Like the little blue stem, the dagger weed has little value in the region aside from its interesting and important rôle in the life history of the ridges and slopes. Some economic value is attached to it in that it is eaten by cattle to a slight degree. Especially when the plant is in bloom, if the range is rather short, stock frequently strip every juicy flower from the large spike or panicle, sometimes even eating the axis well down among the needle-tipped leaves. I have seen them attack the young capsules when the range is especially short, so that in a closely grazed pasture one seldom finds a single fruit of the species.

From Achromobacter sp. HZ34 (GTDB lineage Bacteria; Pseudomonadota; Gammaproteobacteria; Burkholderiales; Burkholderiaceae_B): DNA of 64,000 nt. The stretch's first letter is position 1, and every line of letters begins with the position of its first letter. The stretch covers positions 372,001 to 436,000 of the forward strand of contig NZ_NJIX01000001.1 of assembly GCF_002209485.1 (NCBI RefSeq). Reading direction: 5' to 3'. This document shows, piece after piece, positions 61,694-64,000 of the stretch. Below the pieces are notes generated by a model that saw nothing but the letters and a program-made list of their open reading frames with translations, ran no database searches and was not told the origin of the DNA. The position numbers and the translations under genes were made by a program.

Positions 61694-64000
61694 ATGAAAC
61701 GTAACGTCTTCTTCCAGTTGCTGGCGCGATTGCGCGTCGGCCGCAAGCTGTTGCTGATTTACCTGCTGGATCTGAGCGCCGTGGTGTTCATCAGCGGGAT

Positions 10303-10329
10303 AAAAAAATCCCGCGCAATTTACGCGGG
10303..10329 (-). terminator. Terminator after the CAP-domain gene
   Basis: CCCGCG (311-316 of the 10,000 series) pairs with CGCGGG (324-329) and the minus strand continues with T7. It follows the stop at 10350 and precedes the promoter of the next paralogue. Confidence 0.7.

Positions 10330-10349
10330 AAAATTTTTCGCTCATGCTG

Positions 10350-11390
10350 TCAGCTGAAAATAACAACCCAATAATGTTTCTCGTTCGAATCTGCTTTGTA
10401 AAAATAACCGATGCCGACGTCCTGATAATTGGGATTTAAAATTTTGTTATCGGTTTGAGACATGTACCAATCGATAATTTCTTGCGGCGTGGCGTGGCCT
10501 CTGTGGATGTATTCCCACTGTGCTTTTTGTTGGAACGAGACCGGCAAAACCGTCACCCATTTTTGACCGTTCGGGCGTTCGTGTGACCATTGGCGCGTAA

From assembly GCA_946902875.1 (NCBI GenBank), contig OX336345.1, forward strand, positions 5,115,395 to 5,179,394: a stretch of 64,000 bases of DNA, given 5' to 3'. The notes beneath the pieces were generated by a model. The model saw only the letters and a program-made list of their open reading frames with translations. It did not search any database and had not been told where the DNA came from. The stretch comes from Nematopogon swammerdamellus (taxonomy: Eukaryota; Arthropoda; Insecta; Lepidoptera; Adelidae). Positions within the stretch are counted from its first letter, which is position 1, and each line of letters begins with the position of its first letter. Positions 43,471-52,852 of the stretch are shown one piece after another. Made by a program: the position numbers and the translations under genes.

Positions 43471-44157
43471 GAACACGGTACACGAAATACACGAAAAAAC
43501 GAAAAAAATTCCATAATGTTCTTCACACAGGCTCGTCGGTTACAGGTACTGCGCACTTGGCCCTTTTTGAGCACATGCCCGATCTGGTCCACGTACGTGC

Besides the bunch-grasses and the dagger weed there are many other species that occur in greater or lesser frequency in the bunch-grass association. Fig. 4. The Dagger Weed may Adjust itself to a Changing Soil Level. The hairlike eragrostis (Eragrostis trichodes) is an important secondary grass of the uplands that frequently shows the bunch-grass habit. So also Indian millet (Oryzopsis cuspidata), and the black grama grass (Bouteloua hirsuta) are quite commonly seen in the intervals between the bunch grasses. In fact there are more than one hundred species of grasses alone in the Sand Hills, many of which are confined to the uplands. Besides the species already mentioned the following are other common associates of the bunch grasses: Annual eriogonum (Eriogonum annuum) which, with its slender, gray flowering stems and conspicuous flat-topped clusters of flowers, occurs as widely